[TOKYO] As investors mulled Friday's disappointing US payrolls data one thing was clear, the dollar is losing out as prospects of the Federal Reserve pulling the trigger on higher interest rates this year diminish.
Bloomberg's Dollar Spot Index extended its decline into a third day with traders pushing out bets on the first US rate hike since 2006 to March next year. Sentiment was more mixed in equity markets, with most Asian index futures signaling gains while contracts on US stocks retreated. Copper futures jumped as gold held onto its Friday surge, while oil was subdued after Saudi Arabia reduced crude pricing amid weakening demand.
Global stocks ended last week higher as the below-estimate jobs data put off the threat of an imminent US rate rise, which along with the slowdown in China had been a source of turmoil last quarter. On Friday, the Standard & Poor's 500 Index staged its biggest intraday rebound from a loss of more than 1.5 per cent since October 2011 on prospects the record-low borrowing costs that fueled the recent bull market will remain in place for a while longer. Other central banks will be in focus this week, with Australia's and Japan's reviewing policy and minutes of the last European Central Bank meeting due.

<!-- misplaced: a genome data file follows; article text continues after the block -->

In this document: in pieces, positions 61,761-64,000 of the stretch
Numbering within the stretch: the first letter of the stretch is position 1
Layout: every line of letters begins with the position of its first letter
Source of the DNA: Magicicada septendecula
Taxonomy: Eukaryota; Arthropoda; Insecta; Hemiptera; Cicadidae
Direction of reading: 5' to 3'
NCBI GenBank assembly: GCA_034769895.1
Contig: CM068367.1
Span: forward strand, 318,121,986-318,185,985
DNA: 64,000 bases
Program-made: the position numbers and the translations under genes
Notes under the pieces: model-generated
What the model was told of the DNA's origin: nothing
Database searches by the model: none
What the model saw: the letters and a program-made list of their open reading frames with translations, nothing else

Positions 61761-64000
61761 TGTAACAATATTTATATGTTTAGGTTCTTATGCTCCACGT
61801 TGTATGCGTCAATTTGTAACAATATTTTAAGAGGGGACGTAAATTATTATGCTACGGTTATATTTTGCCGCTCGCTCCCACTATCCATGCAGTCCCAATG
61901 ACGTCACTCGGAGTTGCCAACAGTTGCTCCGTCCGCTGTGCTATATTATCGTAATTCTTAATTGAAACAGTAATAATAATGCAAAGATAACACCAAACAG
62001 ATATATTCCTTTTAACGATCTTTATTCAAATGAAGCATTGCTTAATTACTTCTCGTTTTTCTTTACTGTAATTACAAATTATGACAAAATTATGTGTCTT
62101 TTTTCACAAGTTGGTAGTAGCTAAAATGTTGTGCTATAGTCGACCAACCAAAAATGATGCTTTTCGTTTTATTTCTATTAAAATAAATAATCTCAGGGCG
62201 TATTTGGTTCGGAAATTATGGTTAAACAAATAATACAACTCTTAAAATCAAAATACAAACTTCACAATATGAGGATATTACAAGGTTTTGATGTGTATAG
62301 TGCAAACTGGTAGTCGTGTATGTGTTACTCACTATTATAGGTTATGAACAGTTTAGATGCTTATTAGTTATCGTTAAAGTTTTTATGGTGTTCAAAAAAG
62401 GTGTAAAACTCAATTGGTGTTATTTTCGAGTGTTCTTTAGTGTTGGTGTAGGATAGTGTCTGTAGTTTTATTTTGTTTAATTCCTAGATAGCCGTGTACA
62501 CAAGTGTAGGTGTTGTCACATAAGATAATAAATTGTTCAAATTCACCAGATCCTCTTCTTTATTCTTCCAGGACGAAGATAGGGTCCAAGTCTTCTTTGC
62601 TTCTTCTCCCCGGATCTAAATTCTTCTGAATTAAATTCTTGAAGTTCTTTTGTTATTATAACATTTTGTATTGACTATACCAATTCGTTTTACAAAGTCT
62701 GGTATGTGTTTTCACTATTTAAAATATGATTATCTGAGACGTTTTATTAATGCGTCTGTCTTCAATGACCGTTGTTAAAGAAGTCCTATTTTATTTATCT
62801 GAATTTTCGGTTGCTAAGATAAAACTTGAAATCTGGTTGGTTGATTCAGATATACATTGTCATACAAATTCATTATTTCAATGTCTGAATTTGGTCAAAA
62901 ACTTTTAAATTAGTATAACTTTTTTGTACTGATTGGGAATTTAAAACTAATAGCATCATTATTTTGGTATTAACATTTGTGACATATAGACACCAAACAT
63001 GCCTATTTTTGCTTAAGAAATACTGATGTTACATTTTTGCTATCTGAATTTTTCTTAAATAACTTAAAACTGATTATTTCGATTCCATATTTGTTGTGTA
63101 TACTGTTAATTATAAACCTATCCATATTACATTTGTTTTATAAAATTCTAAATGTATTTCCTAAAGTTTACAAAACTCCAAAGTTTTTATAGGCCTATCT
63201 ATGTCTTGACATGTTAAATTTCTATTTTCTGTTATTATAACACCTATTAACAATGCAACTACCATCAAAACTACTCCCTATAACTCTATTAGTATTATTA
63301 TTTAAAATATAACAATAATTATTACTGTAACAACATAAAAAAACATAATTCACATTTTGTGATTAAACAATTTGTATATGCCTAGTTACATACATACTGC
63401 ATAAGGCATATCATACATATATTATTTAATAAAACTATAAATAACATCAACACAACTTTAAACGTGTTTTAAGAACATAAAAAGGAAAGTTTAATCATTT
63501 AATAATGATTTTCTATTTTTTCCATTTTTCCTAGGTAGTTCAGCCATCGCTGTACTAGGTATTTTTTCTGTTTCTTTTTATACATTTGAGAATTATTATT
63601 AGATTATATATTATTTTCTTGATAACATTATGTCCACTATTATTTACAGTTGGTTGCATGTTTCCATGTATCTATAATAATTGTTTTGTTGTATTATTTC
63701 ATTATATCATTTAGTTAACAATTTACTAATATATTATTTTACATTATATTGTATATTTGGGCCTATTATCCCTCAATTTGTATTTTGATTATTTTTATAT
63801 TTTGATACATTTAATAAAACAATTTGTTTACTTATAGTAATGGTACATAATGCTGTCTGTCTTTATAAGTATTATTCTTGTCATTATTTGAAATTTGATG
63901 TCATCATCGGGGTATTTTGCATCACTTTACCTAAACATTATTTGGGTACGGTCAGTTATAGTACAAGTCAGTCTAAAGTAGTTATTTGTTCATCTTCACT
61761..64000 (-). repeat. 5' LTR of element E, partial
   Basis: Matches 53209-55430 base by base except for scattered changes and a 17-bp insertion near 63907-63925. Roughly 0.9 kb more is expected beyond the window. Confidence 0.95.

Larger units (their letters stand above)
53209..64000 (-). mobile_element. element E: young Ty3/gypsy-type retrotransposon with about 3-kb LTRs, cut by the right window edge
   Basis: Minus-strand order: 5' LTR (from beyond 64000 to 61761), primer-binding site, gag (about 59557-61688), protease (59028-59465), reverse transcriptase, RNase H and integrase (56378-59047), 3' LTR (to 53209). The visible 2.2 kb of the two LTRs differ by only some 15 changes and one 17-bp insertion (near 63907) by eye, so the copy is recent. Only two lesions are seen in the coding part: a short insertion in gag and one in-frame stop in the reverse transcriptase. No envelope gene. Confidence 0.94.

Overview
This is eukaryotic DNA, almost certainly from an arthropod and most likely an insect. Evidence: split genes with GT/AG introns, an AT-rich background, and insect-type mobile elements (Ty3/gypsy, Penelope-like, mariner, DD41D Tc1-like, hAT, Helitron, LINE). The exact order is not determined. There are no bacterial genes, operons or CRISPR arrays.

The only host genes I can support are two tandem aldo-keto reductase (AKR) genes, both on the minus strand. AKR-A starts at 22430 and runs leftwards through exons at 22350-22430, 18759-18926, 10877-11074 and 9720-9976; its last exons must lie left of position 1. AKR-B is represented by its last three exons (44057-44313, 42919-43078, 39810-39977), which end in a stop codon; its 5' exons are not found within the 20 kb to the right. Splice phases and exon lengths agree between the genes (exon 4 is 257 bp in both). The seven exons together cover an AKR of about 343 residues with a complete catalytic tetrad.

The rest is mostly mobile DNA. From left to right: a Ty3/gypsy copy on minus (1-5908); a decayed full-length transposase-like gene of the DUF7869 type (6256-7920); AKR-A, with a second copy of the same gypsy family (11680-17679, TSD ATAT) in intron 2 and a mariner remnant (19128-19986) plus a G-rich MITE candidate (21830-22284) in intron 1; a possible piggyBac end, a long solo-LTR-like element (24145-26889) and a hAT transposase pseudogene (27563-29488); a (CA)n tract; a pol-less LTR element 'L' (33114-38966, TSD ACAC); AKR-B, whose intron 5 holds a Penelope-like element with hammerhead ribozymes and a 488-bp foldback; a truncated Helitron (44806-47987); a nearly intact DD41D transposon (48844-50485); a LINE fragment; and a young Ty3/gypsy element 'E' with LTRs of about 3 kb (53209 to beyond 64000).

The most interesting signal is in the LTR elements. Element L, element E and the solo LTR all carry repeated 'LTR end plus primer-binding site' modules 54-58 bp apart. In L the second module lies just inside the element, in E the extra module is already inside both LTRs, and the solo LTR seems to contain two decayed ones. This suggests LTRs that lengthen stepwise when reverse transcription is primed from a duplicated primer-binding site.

"The Fed is extremely unlikely to begin policy normalization as soon as this month and December is looking tenuous too," Philip Borkin, a senior economist in Auckland at ANZ Bank New Zealand Ltd., said in a client note. "At a time when the factors that appeared to stop the Fed from tightening last month are still lingering - fragile global backdrop and low inflation - the Fed would certainly risk creating some confusion and market volatility if it was to forge ahead with tightening at this stage." Stocks S&P 500 Index futures dropped 0.1 per cent to 1,941.75 by 8:47 am Tokyo time, after the gauge reversed a drop of as much as 1.6 per cent to end Friday up 1.4 per cent. The US benchmark has risen over the past four sessions, with equities trying to solidify a rally following their worst quarterly slump in four years.
Yen-denominated contracts on Japan's Nikkei 225 Stock Average added 0.3 per cent in Chicago to 17,920, after ending the Friday session up 1.4 per cent. Futures traded in Osaka were bid up 1 per cent to 17,850 in the Osaka pre-market, after falling 0.1 per cent by 3 am Saturday.
"Throughout this year we've had moments when stocks rose on an increased probability of rate increases in the US, but at the end of last week the market saw the probable delay as a positive," Shoji Hirakawa, chief equity strategist at Okasan Securities Co. in Tokyo said by phone. "We're still in a state of waiting for monetary policy." The S&P/ASX 200 Index in Australia, where there is no settlement Monday due to a holiday in Sydney, looked set to track Friday's recovery in the US with index futures up 1.4 per cent in most recent trading. Contracts on South Korea's Kospi index rose 0.7 per cent and the S&P/NZX 50 Index in Wellington, the first major stock measure to start trading each day in the Asian region, rose 0.7 per cent.